As Storms Bear Down, More Homeowners Look to Batteries – Not Generators – for Backup Power
WHEN A PAIR OF DERECHOS dumped torrential rain and sent tornadoes spiraling across the mid-Atlantic in June 2013, uprooting trees and knocking out power for people in 18 states, Patricia Stevenson pitched in to keep her community running.
With the electricity out for five days, neighbors in her rural West Virginia town couldn’t use their fridges to keep food cool. They couldn’t even power the well pumps. Stevenson, meanwhile, was apparently the only person for miles who had a gas generator. So they turned to her to draw water.
“I have a neighbor who has a stock tank, and he put it in his truck and filled it with water and took it around the neighborhood so everyone’s cattle and horses wouldn’t die,” she says. “That’s when you realize, it’s not just an inconvenience. You actually need to have your power on all the time.”
Stevenson says she was kept busy getting up every four hours to fuel the gas-powered generator just to run some fans and keep the refrigerator going.
“I thought, ‘This is stupid. When I get solar, I’m going to get battery back-up to go with it,'” she says.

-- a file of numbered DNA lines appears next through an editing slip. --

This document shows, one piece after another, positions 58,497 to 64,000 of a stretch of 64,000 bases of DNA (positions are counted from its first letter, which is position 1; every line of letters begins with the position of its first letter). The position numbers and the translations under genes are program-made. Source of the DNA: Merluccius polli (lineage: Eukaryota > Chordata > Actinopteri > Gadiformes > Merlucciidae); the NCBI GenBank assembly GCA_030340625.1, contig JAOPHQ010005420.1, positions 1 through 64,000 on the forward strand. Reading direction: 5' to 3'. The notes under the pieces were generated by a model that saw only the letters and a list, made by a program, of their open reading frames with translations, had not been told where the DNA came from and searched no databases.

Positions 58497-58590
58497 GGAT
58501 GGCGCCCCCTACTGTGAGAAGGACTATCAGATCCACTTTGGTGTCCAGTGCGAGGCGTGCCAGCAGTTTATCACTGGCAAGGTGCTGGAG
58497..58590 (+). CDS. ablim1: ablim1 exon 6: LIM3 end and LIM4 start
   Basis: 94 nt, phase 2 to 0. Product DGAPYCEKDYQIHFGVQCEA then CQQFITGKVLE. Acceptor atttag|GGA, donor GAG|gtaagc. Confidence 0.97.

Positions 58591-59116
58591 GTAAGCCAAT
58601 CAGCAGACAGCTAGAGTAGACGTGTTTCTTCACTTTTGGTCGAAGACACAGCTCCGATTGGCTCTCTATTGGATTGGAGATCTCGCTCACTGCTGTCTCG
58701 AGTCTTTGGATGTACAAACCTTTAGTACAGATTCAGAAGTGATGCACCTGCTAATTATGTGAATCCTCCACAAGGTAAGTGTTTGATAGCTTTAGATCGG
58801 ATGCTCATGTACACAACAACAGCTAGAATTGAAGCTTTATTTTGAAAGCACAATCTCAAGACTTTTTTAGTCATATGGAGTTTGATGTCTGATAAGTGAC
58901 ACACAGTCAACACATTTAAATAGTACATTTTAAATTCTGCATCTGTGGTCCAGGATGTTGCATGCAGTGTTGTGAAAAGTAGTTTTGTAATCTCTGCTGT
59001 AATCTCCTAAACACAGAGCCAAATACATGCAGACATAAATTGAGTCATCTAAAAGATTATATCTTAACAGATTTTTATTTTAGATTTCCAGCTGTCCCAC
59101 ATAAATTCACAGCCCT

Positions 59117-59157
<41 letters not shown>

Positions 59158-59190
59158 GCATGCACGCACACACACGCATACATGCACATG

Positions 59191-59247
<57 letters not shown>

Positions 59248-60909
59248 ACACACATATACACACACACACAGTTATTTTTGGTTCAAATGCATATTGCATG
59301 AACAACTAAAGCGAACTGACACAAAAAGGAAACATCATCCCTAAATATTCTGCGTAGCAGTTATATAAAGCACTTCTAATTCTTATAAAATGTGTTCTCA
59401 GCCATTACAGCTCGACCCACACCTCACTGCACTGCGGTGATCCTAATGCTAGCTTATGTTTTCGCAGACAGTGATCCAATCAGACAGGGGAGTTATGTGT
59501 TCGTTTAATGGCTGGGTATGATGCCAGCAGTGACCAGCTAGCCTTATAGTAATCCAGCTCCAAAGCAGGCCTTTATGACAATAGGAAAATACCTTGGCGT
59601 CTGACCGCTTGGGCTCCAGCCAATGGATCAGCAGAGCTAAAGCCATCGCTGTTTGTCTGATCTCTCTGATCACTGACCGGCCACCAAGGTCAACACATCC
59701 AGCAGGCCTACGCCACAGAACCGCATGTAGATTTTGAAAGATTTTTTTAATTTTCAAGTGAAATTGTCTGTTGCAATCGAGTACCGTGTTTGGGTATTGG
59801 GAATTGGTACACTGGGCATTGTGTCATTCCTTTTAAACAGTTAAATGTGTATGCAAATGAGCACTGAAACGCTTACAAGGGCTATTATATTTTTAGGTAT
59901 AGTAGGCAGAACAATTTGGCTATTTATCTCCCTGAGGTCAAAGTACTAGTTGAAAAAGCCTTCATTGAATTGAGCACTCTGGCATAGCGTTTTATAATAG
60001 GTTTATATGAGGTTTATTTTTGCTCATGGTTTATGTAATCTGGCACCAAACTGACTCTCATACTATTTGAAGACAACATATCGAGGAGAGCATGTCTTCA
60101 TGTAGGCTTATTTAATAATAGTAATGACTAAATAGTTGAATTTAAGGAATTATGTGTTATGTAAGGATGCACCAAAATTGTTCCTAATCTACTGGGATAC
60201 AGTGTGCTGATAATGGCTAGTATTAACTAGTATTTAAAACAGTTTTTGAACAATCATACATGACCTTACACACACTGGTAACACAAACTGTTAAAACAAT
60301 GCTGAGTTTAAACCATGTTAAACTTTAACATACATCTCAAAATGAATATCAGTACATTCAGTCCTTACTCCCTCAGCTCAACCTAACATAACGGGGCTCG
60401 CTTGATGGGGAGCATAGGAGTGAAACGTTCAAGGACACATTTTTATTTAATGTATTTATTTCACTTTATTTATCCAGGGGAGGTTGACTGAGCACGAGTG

Later that year, Stevenson invested in a combined solar and battery system. And as another major storm, Hurricane Florence, now spins toward the Eastern Seaboard, threatening to inundate homes and cut power for millions of residents from South Carolina to Maryland, she will be among the thousands of Americans potentially relying not on rumbling, gas-guzzling generators but quiet racks of batteries mounted in their garages or basements, charged by solar panels on their roofs.
In the past two years, homeowners across the U.S. have started buying batteries faster than factories can make them: In the most recent fiscal quarter, which ended June 30, residential projects tripled the amount of battery storage that was installed during the same period last year.
The expansion marked a 24 percent increase over the first quarter and it built on significant growth recorded in 2017, which saw homeowners installing twice the amount of battery storage that was deployed in 2016.
By comparison, non-residential installations grew by only 9 percent, according to data compiled by the Smart Electric Power Alliance, a nonprofit that supports solar energy and grid modernization.
The growing demand underscores the pivotal role batteries are seen as playing in the wider adoption of renewable and distributed infrastructure.
Solar and wind power, unlike coal, gas or nuclear, is inherently intermittent – panels and turbines only generate electricity when the sun is shining or the wind is blowing. Batteries offer the opportunity to retain some of that electricity, collecting excess electrons when the grid is at capacity and allowing private owners or utilities to later tap into them when needed.
A range of utilities across the U.S., including recently Xcel Energy in Colorado, NV Energy in Nevada, HECO in Hawaii, PG&E in California and the Arizona Public Service Electric Company, have invested in large-scale battery facilities designed to serve the grid by helping reduce demand on local coal- and gas-fired power plants and, in turn, shrinking greenhouse gas emissions. Such sites, known as “front of the meter” storage, make up the bulk of the U.S. storage market.